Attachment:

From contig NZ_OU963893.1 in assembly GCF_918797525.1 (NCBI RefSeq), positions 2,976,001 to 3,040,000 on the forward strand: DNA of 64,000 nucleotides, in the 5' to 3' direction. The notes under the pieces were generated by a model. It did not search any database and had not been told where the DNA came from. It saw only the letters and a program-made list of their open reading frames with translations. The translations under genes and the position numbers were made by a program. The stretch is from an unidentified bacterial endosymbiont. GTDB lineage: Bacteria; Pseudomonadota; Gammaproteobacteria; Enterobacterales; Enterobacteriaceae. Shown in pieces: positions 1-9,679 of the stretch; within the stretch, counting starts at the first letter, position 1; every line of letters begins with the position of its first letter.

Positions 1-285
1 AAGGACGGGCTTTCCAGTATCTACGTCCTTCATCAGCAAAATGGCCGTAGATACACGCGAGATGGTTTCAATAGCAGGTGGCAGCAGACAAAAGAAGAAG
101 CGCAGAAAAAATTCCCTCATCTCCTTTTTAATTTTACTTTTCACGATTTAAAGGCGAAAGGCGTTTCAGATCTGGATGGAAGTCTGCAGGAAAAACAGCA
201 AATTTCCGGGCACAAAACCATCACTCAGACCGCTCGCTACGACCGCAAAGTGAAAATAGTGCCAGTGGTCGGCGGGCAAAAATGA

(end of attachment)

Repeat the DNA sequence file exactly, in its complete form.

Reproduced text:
From contig NZ_OU963893.1 in assembly GCF_918797525.1 (NCBI RefSeq), positions 2,976,001 to 3,040,000 on the forward strand: DNA of 64,000 nucleotides, in the 5' to 3' direction. The notes under the pieces were generated by a model. It did not search any database and had not been told where the DNA came from. It saw only the letters and a program-made list of their open reading frames with translations. The translations under genes and the position numbers were made by a program. The stretch is from an unidentified bacterial endosymbiont. GTDB lineage: Bacteria; Pseudomonadota; Gammaproteobacteria; Enterobacterales; Enterobacteriaceae. Shown in pieces: positions 1-9,679 of the stretch; within the stretch, counting starts at the first letter, position 1; every line of letters begins with the position of its first letter.

Positions 1-285
1 AAGGACGGGCTTTCCAGTATCTACGTCCTTCATCAGCAAAATGGCCGTAGATACACGCGAGATGGTTTCAATAGCAGGTGGCAGCAGACAAAAGAAGAAG
101 CGCAGAAAAAATTCCCTCATCTCCTTTTTAATTTTACTTTTCACGATTTAAAGGCGAAAGGCGTTTCAGATCTGGATGGAAGTCTGCAGGAAAAACAGCA
201 AATTTCCGGGCACAAAACCATCACTCAGACCGCTCGCTACGACCGCAAAGTGAAAATAGTGCCAGTGGTCGGCGGGCAAAAATGA